I Could Fly Away (Part One)

by admin

I Could Fly Away (Part One)

The storm passed. Cold white clouds parted and a bright sun reflected off the white landscape. It had been a big storm, dumping more than a foot of snow, which the winds whipped into huge drifts. One drift was six feet high and stretched across our lawn, parallel to the driveway.

“Mum, can I go out and play now?” I asked.

Mum looked outside. “OK, but be careful. Stay in the yard.” She warned. Mum bundled me up: sweater, thick winter coat, hat, scarf, and a pair of winter boots that were so heavy, they felt like lead blocks on my feet. The strong wind ripped the door from my hand as I stepped outside. With Mum’s help, we got it closed, but not before every loose paper on the kitchen table was blown to the floor. Carrying Dad’s shovel, I waddled to the drift by the driveway. It was packed tight by the wind and easily held my weight. I climbed to the top and looked out over Dad’s car. I was on top of the world.

I walked to one end and started to dig. I placed the blocks of snow I dug out of the hole around the opening of my soon-to-be snow cave. They stacked up like the walls of a castle and would provide shelter from the attacking armies. When I was done, the cave was long enough to stretch out and deep enough for me to crawl in, turn around and face the opening. The sunlight penetrated the roof, bathing everything in an eerie, turquoise glow.

My friend Jimmy stopped by. We went to work and soon had half the drift hollowed out. There was enough room for us and a couple more friends. Other kids joined us, teams were picked, and a mock battle was staged. Jimmy and I, with a few others, manned the fort as the opposing forces attacked.

I lifted my head from the hole. A snowball sailed in my direction. I ducked, but not fast enough. My hat was ripped from my head and powdered snow floated into the cave as I retreated to safety. “That was close!” Jimmy said.

“Too close!” I laughed and brushed snow from my face. “Let’s dig a hole out the back of the drift. We can sneak out and get behind them.”

“Good idea.” Jimmy said. “Timmy, you and Wade stay in here. Throw a snowball out every once in a while. They’ll think they have us trapped. Mike and I will sneak out and get behind them. When you hear us yell ‘Attack!’ Jump out and start firing.”

“We’ll get them twice! First we’ll hit them from behind. When they turn to fight back, you guys can get them again.”

Our escape hatch was ready. We put our hands together, “All for one and one for all!” We yelled. Jimmy and I disappeared through the hole, crawled around Dad’s car, wadded through the deep snow, and disappeared behind my house. We circled around the hill behind the enemy and crawled through the snow to the top. We had a clear view of the battle zone. Three of them hid behind a wall of snow-bricks. “When did they build that, Jimmy?”

“I don’t know, but they sure built it fast.” Jimmy said. He slapped my arm. “Look Kevin is digging into the back of our drift. He’s trying to sneak in. “OK! On the count of three, we’ll jump up, yell ‘Attack!’ and let them have it. We’ll focus on the three behind the wall. We have them trapped. When Timmy and Wade pop up, they can take care of Kevin. You ready?” Jimmy nodded. “Ok! Let’s do it!” I Stood. “Attack!” we both yelled and began to fire on the three behind the wall. Our first volley was a success. We got all three of them before they turned on us.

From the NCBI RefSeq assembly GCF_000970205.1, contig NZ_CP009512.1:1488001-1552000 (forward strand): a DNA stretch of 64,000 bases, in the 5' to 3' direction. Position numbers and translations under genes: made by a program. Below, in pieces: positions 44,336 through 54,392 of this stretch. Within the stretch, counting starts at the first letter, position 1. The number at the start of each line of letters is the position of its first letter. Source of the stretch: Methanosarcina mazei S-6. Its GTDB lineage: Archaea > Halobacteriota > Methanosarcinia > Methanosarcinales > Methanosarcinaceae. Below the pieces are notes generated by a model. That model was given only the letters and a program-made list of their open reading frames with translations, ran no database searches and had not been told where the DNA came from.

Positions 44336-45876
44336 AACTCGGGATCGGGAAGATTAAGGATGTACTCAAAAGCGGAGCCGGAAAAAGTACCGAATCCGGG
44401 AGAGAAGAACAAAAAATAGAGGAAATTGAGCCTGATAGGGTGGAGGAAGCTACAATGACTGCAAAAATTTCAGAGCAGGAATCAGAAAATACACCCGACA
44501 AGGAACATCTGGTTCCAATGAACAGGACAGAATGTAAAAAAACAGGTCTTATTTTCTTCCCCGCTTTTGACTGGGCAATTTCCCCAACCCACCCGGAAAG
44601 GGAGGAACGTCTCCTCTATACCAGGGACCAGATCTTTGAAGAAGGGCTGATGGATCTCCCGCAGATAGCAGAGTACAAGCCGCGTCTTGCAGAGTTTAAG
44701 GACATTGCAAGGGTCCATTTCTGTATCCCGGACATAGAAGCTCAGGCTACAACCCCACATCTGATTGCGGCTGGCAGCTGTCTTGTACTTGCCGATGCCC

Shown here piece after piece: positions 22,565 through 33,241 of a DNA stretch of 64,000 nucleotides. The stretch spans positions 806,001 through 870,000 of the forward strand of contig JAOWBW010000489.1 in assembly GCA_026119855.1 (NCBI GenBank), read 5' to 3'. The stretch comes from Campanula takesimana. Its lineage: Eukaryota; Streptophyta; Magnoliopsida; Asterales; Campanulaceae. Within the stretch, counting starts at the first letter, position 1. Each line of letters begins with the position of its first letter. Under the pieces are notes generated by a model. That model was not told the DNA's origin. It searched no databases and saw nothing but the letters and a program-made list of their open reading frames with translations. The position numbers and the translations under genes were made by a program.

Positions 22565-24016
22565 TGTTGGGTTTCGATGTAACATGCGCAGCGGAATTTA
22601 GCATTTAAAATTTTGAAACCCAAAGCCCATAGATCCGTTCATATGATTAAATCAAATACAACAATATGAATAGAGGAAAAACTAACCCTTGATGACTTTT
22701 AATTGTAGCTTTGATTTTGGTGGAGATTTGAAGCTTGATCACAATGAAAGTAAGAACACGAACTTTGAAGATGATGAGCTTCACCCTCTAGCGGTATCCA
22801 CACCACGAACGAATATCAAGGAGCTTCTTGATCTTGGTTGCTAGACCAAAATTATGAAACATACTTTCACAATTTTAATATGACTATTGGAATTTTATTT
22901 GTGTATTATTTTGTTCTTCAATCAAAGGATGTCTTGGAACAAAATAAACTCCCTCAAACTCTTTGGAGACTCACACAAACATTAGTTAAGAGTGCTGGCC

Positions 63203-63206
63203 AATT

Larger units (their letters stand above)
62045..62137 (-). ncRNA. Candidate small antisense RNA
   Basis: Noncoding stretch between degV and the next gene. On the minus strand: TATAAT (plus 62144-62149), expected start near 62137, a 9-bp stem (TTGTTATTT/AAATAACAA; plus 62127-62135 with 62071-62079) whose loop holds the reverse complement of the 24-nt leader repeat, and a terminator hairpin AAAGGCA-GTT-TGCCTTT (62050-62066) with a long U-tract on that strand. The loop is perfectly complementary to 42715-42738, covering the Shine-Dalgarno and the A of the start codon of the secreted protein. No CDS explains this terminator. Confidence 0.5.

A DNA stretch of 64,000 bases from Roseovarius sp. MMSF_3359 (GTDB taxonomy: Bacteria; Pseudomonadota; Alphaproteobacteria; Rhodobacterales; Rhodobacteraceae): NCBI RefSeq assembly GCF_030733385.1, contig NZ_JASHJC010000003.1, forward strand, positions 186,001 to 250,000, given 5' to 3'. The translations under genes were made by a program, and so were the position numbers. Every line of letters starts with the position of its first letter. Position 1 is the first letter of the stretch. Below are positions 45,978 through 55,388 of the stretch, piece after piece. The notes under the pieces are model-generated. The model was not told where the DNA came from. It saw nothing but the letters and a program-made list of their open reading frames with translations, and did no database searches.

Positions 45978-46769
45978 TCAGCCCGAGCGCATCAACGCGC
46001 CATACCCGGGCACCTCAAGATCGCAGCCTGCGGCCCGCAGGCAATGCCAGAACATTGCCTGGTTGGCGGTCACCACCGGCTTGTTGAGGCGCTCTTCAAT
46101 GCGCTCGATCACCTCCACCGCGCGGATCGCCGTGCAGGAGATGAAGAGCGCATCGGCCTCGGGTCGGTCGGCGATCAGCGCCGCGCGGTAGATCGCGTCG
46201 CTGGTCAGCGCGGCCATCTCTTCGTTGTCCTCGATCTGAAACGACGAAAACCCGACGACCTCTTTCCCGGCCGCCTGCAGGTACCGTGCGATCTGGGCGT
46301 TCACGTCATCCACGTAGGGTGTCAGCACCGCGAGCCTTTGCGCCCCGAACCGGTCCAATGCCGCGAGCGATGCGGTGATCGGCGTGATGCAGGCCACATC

“Where’s Timmy and Wade?” Jimmy yelled as he took a direct hit to the side of the head. He dug snow from his red ear as another snowball struck the top of his head and disintegrated into a shower of ice crystals. “I don’t know!” I said. “Let’s try again.” We both screamed, “ATTACK! ATTACK! ATTACK!”

Inside the drift, Timmy and Wade waited. “Did you hear something?” Wade asked. Vapor drifted from his mouth and nose with each breath. “I can’t hear a thing.” Timmy replied. “Do you think we should check?” “They said to wait until they yelled.” “What if we can’t hear them?” “We’ll here them, Timmy.” Wade answered. They waited while the short-lived battle roared outside.

There were heavy casualties. Jimmy and I were beaten. My hair was matted with ice. Jimmy was flat on his back, covered in snow. One of my hands was red and raw. The mitten protecting it, froze to a snowball, and was launched into the opposition’s side of the border. We raised our hands in surrender. Timmy and Wade soon were taken prisoner and marched to a firing squad. They were brave men. We were proud to have fought with them.

“That was fun!” Craig said. “Can we do it again tomorrow? This time we get the cave.”

“Deal! See ya, guys!”

A cold wind whipped powdered snow into my face. It stunk my cheeks, before melting, and dripping from my chin. I picked up a handful of snow, squeezed it tight in my hands, and made a snowball. My target, a castle made from blocks of snow carefully cut from the hard-packed snowdrift that stretched the length of our yard, towered on a rock in front of me. I took aim and hurled my snowball at it. It went high, landed in a drift behind the castle, and created a small crater. I made another snowball and fired again. This one hit the left tower of the castle. A turret toppled over. In my imagination, the evil wizard screamed, “You will pay for this, King Michael.!”

The captured maiden screamed, “King Michael, save me!”

Another snowball crashed into the castle. The evil wizard cursed as his castle came crashing down around him. The snow maiden leaped and landed safely in the feathery snow. She stood and waved, “I love you, King Michael!”

“Michael, time for supper!” Mum called from the house. My maiden faded from view—back to reality.